Friday, September 5, 2008

The Veepstakes: Biden, Palin, Golda and the Jews

‘Tis time to vet the Veeps. And Golda.

Some have expressed concern over Sen. Biden’s occasional independent streak in Israel-related votes. See this week’s JTA article, “Biden on the line: Israel needs to decide on Iran, AIPAC does not represent the entire Jewish community.” Note that after that piece came out, an AIPAC spokesperson immediately issued this comment: “Joe Biden is a strong supporter of the U.S.-Israel relationship; he has been a staunch supporter of U.S. aid to Israel; he is a leader in the fight against Palestinian terrorism, and is a vocal advocate of the special relationship between the two democracies. We look forward to continuing to work with him in the Senate or in the White House.”

Gov. Palin is another matter. Since her views on foreign policy are virtually unknown, bloggers and news organizations have been working overtime to fill the information gap. Some articles that have appeared this week:

ANALYSIS: Sarah Palin . . . and the Jews The Jewish Journal of greater L.A;
Palin Nomination Stirs, Worries Jewish Delegates New York Jewish Week

She met with AIPAC leaders on Tuesday, after which an AIPAC spokesperson commented: "Gov. Palin expressed her deep, personal and lifelong commitment to the safety and well-being of Israel.”

It is not surprising that AIPAC would say that (they are not idiots - the woman may be the next vice president...and she packs heat - did you see that bearskin on her office couch?) and there are reasons to believe that her voting or veto record would be very pro-Israel, to the degree that Israel ever comes up in the Alaskan legislature. The Christian right is perhaps more solidly pro-Israel than even the Jews.

But there are lots of questions that will need to be answered over time, including whether she really did support Pat Buchanan, and whether, in JTA’s words she has a looming pastor problem because she listened without objection to a Jew-for-Jesus pastor about how terrorism was used against the Jewish people as divine sanction for their not accepting Jesus. (see also Palin And The Jews from The Atlantic Online)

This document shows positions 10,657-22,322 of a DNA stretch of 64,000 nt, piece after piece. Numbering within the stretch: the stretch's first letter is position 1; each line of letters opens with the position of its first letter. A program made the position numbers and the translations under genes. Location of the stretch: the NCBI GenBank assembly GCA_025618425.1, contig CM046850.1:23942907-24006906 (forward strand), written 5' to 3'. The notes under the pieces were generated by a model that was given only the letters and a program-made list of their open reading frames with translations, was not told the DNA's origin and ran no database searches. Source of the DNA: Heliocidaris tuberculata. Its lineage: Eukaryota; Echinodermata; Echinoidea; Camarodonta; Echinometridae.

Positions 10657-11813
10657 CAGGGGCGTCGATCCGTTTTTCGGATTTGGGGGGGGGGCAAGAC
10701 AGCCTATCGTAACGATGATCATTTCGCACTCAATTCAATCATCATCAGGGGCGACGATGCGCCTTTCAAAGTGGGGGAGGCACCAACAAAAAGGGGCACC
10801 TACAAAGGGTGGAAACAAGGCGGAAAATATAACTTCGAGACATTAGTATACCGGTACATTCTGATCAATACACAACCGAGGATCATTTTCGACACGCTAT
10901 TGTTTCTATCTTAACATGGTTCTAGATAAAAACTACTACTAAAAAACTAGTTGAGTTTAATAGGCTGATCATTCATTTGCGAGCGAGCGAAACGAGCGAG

I am skeptical about these rumors just as I was about all the Obama stuff that is still circulating. And I’ve never held people culpable for what they happen to hear a pastor say, even when it is their pastor. We clergy have been known to go out on limbs from time to time, but I certainly don’t assume blind acceptance, much less obedience, on the part of every congregant. (It would be nice though…)

I like Brad Hirschfield’s comments on Beliefnet. “There are real questions to be asked of the nominee, about many topics, but clouding that process with the fear and resentment that are evoked in so many Jews whenever anyone pushes the "Jesus button", is not going to help any of us get the answers we need.”

So we won’t push the Jesus panic button – yet – but she is clearly miles from the Jewish mainstream on social issues. One glance at that stuffed bear on her office couch pretty much told me that I would not be serving bean sprouts to her in my Sukkah. Creationism, gun control, environmentalism and choice are among the areas of greatest concern (along with McCain’s willingness to pander to a constituency that he had built a reputation for standing up to).